Understanding how wildfires behave is important in protecting your rural home. You can determine how vulnerable your home is to wildfires by paying attention to the topography and vegetation around your home, while modifying the vegetation around your home can reduce the associated risk of wildfires. It is also important to consider the type of hills, slopes, and forest or field adjacent to your home.
Historical Background of Wildfires in Michigan
Between 1950 and 1996, the U.S. Forest Service and the Michigan Department of Natural Resources (MDNR) were involved in suppressing wildfires that burned 390,000 acres of the Michigan state forest. According to the state, wildfires occur in every county of Michigan, with approximately 46,100 wildfires damaging or destroying around 100 homes and properties each year. Even small fires can cause significant damage to homes. However, these small fires often go unnoticed in the evening news. Michigan experiences an average of 8,000 to 10,000 wildfires each year, but we typically associate states like California, Arizona, and Colorado as being more prone to wildfires. (Figure 1)
Forest Fire Epidemics
It might be challenging for a residential property owner to extinguish a wildfire once it begins. A garbage fire has the potential to quickly transform into a wildfire due to a brief lapse in attention or an unforeseen shift in the weather. Figure 2 illustrates that one-third of all wildfires are ignited by individuals burning debris (such as household and yard waste). Approximately 98 percent of fires are a result of human actions, although wildfires can commence through various means.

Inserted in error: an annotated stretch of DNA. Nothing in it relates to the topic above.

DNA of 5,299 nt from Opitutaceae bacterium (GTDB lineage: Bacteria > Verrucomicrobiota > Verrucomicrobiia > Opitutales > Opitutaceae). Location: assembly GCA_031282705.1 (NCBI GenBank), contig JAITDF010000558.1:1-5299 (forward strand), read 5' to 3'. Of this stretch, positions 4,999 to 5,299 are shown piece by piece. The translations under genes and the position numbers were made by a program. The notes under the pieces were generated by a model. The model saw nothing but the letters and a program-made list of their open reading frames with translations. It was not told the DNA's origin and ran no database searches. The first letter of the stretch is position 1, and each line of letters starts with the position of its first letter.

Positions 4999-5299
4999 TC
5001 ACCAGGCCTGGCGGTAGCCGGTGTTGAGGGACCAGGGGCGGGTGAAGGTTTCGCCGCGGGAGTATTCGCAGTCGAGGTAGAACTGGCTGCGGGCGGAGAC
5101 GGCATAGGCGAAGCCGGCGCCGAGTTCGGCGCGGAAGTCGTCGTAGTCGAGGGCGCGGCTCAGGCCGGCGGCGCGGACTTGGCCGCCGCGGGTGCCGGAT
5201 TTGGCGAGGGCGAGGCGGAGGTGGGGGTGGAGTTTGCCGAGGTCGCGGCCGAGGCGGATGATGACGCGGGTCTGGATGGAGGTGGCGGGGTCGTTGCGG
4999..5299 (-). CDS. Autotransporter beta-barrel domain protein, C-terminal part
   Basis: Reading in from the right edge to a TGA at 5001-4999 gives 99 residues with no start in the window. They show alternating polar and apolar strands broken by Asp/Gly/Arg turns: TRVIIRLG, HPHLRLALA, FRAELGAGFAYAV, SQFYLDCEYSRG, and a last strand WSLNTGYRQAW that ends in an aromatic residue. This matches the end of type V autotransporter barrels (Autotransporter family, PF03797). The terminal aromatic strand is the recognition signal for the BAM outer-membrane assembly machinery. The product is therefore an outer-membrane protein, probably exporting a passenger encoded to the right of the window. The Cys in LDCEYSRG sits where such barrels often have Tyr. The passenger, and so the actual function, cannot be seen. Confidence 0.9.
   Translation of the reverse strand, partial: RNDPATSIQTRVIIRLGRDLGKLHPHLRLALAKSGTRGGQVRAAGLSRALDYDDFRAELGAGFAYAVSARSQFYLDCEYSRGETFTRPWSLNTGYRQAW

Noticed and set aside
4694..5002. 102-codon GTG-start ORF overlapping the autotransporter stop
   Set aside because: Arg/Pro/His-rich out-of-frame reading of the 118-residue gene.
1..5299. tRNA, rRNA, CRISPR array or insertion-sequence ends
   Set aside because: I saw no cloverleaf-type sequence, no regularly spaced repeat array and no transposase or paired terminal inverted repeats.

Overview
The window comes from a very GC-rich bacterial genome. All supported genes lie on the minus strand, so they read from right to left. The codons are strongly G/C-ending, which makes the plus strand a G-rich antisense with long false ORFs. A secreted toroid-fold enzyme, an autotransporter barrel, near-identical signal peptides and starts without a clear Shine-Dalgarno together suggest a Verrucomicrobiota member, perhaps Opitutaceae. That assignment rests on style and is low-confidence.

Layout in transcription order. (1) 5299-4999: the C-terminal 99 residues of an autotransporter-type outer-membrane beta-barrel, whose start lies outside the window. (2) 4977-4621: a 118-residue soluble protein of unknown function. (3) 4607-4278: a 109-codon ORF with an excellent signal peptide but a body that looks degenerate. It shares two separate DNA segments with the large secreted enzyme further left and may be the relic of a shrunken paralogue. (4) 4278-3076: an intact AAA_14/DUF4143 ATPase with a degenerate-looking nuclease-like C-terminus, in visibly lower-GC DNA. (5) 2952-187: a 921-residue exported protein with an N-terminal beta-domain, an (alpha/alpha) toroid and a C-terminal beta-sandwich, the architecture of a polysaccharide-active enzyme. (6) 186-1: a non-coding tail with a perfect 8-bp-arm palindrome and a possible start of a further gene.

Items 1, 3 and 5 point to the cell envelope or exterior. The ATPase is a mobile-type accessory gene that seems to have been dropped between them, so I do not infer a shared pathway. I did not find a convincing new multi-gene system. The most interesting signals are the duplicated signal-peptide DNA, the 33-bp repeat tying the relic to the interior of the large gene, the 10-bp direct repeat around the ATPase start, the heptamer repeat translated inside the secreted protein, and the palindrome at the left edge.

The Department of Natural Resources and local government units use burn permits to communicate with homeowners when it is safe to burn and provide them with safety information in the form of guidance on what can be legally burned to avoid undue air pollution.
Trains and off-road vehicles, tobacco use, bonfires, and other human factors contribute to fires. Only approximately 2 percent of all wildfires are caused by natural occurrences like lightning.
Behavior of Forest Fires
Your home can also serve as fuel. Vegetation, foliage, undergrowth, and turf supply the necessary fuel. The fire generates heat, while an ignition source initiates the combustion process. Once a wildfire is ignited, it generates its own heat. Oxygen is always readily available in the air and does not limit the spread of wildfires. A wildfire follows the same principles as any other fire, requiring fuel, heat, and oxygen to sustain combustion.
Large wildfires can rapidly move across the landscape, like a tidal wave, if the fuel and heat requirements are met. This is why wildland firefighters typically control wildfires by removing all vegetation down to the mineral soil to create a fuelbreak (Figure 3). If there is no fuel in the area, the fire will not go there.
Movement of Forest Fires